Contemporary Art

Street art is a norm the creative crowd at Newtown have proudly embraced. Huge graffiti murals fill up entire building facades, many of which were painted as pointed social critique by the now infamous artist Andrew Aiken in the 90s .Free art - Newtown

The locals aren’t choosy when it comes to space – from the side walls of shops to brick walls slinking into small alleyways that branch off from the main road, you’ll find colourful painted artworks stuffed into every corner of Newtown.Enmore hotel - Newtown

Art here is a constant battle with against local residents – no actions have been taken by the city council in preserving many of the original murals painted in the 90s, and some have taken it on themselves to paint over what was once Newtown’s more prominent street art. Despite this, new inspired works popping up every day – in a community dominated by creative renegades, their voices are impossible to silence here.

Crazing shopping stores

From a distance, Newtown’s popular strip looks like any unassuming chain of terraces reclining in a busy suburban neighbourhood. A closer look will reveal that despite the harmless Victorian appeal of its main streets, the things that fill them are anything but.

Newtown’s shops are an extension of their locals – young, trendy and effortlessly hip. A shining example of Newtown’s love for the unorthodox is Holy Kitsch, a crazy gift shop selling “bonewares” decorated in Mexican art.

You’ll quickly find that practicality is the last thing the people here care about.Newtown Shops - Newtown

Crazy live-music nights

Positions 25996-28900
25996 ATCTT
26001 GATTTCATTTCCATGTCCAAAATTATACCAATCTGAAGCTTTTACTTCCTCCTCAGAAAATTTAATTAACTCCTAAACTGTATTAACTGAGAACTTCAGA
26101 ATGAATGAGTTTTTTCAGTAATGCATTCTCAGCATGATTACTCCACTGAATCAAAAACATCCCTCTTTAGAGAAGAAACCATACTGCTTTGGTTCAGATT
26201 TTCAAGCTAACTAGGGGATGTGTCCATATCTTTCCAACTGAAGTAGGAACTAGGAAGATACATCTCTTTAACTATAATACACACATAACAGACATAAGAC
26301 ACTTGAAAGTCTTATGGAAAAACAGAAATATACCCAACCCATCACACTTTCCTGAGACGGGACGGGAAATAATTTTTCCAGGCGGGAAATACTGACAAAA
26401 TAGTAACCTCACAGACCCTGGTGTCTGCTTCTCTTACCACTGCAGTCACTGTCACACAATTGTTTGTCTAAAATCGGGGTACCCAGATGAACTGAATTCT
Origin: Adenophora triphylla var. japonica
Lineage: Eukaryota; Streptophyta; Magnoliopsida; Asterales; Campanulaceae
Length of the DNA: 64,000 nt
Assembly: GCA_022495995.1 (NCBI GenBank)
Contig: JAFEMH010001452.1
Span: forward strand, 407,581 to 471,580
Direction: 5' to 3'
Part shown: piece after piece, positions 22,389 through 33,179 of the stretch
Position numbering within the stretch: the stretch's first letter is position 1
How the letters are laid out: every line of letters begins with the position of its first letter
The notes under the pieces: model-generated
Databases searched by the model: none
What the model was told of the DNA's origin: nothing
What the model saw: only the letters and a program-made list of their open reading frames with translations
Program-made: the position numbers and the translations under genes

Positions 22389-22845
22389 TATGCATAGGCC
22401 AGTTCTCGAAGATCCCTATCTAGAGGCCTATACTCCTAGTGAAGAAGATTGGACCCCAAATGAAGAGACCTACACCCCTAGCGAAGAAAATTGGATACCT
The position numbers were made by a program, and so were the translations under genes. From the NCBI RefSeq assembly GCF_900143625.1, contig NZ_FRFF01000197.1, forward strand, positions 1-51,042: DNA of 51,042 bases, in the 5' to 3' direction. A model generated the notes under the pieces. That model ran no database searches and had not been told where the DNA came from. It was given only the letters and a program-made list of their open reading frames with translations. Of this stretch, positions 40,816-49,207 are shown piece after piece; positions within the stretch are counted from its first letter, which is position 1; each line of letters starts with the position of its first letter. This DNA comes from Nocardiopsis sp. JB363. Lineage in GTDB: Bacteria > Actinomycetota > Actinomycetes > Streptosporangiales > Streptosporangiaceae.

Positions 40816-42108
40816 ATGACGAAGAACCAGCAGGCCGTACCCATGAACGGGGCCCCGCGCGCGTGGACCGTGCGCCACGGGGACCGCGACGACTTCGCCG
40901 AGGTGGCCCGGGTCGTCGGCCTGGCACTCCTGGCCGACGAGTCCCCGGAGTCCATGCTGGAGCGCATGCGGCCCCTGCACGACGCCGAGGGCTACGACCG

When it comes to crazy live music venues, there’s simply no competing with the realness of Newtown. Here, the bars are simply rife with young musicians who sing for the hell of it, and the audience they attract are usually locals who enjoy without pretension.

One of the many musical landmarks here is the Newtown Social Club – rundown, dilapidated and naturally the setting for Newtown’s coolest night-time hangout.Newtown Social Club - Newtown

Once a pub known as The Sando, this building has stood since 1870 as a testament to Newtown’s uncompromising passion for live music. Just years ago, the venue was saved from the brink of collapse when over 3,000 local artists and musicians took to the streets to protest against its closure. Today, it stands as a true testament to Newtown’s defiant spirit.

Whether it’s dipping in out and out of fancy dessert bars or contemplating human existence to soulful tunes at a live music venue, Newtown is a small neighbourhood that has somehow defied the odds in attracting a bizarre mix of locals over the years. Prepare yourself for discovering an alternate universe where the madman retreats from his 9-5, shedding the suit and tie for the throwbacks of his inner child-artist.

Amy profile

Amy is a journalism and law student hailing from Sydney. When she’s not buried behind her textbooks or filling her Pinterest board with armchair travels, she’s off exploring the different personas of her gorgeous city and taking amateur pictures along the way.